Wallyfish

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Gettysburg is quite a fascinating place for many reasons. There were two colleges in town in 1863 which for a small town is unique by itself. If you open the link in @RebelYank87 original post, you will see the name Rev Dr Jacobs. He was a math profession at Pennsylvania College, now named Gettysburg College.

Dr Rev Michael Jacobs also had an interest in meteorology and he kept daily weather records as found in the original post. I don't recall ever seeing relative humidity data published during the battle. But the temperatures recorded are typical for southern Pennsylvania. Much has been written on the July 4th rainfall that fell and its impact on the confederate retreat and union movements in pursuit. 1.39" of rain fell on July 4th. That is a lot of rain.

There are several sites that discuss Jacobs weather data. A brief overview can be found below.

Jacobs source
 

Tom Elmore

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Don't forget, temperatures are taken in the shade. In direct sun it can be 10-15 degrees hotter, and most of Pickett's Virginians were lying in the direct sun for a few hours on July 3. I suppose hundreds of cannon discharges in close proximity might add something as well. The hottest temperature of the entire battle likely coincided with the hour (around 3 p.m.) of the Pickett-Pettigrew-Trimble assault.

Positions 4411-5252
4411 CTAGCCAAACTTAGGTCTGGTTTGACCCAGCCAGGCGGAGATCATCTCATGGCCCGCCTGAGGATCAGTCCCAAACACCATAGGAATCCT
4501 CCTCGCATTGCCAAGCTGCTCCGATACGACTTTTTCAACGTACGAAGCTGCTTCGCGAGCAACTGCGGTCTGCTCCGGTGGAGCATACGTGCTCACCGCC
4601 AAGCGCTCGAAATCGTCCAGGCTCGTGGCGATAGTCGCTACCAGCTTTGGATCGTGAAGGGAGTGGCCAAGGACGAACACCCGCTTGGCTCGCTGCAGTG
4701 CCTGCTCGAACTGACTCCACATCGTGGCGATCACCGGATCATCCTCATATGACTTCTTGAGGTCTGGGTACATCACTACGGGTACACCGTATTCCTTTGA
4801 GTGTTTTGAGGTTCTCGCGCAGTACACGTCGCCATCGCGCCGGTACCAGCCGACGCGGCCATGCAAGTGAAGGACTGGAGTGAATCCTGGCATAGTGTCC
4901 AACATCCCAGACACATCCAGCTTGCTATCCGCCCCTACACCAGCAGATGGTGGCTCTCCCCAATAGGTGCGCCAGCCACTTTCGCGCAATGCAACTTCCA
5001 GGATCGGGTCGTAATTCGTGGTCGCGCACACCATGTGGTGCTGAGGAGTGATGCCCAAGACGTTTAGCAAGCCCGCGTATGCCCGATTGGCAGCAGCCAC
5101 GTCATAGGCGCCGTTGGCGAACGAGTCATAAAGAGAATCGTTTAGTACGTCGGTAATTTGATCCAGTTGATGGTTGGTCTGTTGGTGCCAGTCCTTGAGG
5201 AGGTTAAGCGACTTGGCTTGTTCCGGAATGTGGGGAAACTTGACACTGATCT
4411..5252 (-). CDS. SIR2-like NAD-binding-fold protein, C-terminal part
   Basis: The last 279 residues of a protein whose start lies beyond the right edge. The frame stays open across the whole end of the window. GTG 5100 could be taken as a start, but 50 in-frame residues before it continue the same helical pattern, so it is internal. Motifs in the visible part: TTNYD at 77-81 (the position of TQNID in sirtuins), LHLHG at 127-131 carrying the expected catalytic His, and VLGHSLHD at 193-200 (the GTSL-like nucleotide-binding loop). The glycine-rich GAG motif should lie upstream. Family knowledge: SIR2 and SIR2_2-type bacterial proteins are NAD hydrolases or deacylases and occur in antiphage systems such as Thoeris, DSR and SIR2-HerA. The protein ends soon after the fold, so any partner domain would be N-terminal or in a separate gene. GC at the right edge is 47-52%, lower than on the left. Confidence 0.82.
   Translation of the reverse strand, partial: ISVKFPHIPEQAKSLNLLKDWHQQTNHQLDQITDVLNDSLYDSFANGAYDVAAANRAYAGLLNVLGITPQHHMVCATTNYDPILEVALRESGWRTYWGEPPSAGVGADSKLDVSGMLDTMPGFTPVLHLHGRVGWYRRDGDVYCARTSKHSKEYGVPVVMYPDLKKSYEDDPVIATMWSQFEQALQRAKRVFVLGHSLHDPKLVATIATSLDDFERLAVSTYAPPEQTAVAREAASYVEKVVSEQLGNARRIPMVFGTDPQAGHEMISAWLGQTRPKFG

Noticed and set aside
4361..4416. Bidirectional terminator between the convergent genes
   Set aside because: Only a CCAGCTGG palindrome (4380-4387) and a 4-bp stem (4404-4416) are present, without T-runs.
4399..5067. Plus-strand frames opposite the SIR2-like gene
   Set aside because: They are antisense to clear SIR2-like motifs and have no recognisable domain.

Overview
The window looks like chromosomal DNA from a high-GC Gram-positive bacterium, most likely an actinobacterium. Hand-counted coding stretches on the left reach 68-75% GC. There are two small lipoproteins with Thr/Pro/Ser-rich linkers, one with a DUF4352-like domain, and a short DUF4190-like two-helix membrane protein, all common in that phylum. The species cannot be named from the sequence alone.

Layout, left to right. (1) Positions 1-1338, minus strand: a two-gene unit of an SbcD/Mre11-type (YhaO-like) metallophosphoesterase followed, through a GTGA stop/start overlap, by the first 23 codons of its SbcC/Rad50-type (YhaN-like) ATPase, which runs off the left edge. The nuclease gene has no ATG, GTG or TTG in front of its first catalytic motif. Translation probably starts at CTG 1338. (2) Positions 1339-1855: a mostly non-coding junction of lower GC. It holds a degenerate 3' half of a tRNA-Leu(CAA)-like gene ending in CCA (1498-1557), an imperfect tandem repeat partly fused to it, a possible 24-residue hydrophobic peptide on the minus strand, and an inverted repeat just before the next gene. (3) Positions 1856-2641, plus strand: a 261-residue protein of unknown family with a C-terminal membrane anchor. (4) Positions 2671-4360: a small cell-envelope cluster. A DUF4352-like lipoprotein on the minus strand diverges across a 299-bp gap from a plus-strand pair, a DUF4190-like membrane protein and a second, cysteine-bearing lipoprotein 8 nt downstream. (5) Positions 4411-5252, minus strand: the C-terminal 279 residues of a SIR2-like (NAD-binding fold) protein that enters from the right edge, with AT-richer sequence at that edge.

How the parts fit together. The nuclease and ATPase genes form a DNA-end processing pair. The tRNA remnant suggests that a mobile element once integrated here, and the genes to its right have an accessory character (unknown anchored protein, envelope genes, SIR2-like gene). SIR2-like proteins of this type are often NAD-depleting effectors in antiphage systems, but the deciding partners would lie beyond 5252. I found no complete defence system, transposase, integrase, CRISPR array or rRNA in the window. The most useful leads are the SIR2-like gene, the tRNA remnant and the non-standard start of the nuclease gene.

As for humidity, extant accounts infer that it was high. On June 30, light rain encompassed a wide area between Harrisburg, Chambersburg and Winchester. Light rain was even experienced by the Union Eleventh Corps at 5 a.m. on July 1 near Emmitsburg, and also by the First Corps near Marsh Creek starting at 6 a.m.; over the next couple of hours it began clearing up. Upwards of 30 men in the 150th Pennsylvania alone could not keep up with the brisk pace set by their regiment on the way to Gettysburg that morning.

As noted, it was cooler for several days in the latter part of June and nights were chilly, but sources in both armies uniformly concur that the period June 15 -18 was intensely hot, with daytime highs estimated to reach perhaps 100 degrees in the shade.
 
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cake1979

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My wife and I were at Gettysburg for the 150th back in 2013. The weather was similar to the conditions in 1863, with temps between 82 on the 1st and 88 on July 4th. Probably a little more overcast than back then, but the temperature was similar. When the sun was out, it was pretty warm and it was humid the whole time. We drank a lot of water as we walked the field, in hiking clothing and sun hats.

In wool uniforms, marching and fighting (or just lying in the sun) would have been miserable. Couple that with the dust mentioned above and the stories of unbearable heat seem pretty plausible.
 

infomanpa

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Did people have a way to measure the dew points back in 1863? I am curious as to what the dew points were during the days of the Battle of Gettysburg.

Pennsylvania can get really humid in the summer, even when the temperature isn't very hot.
Yes...the first instrument to measure dew point was invented a hundred years earlier.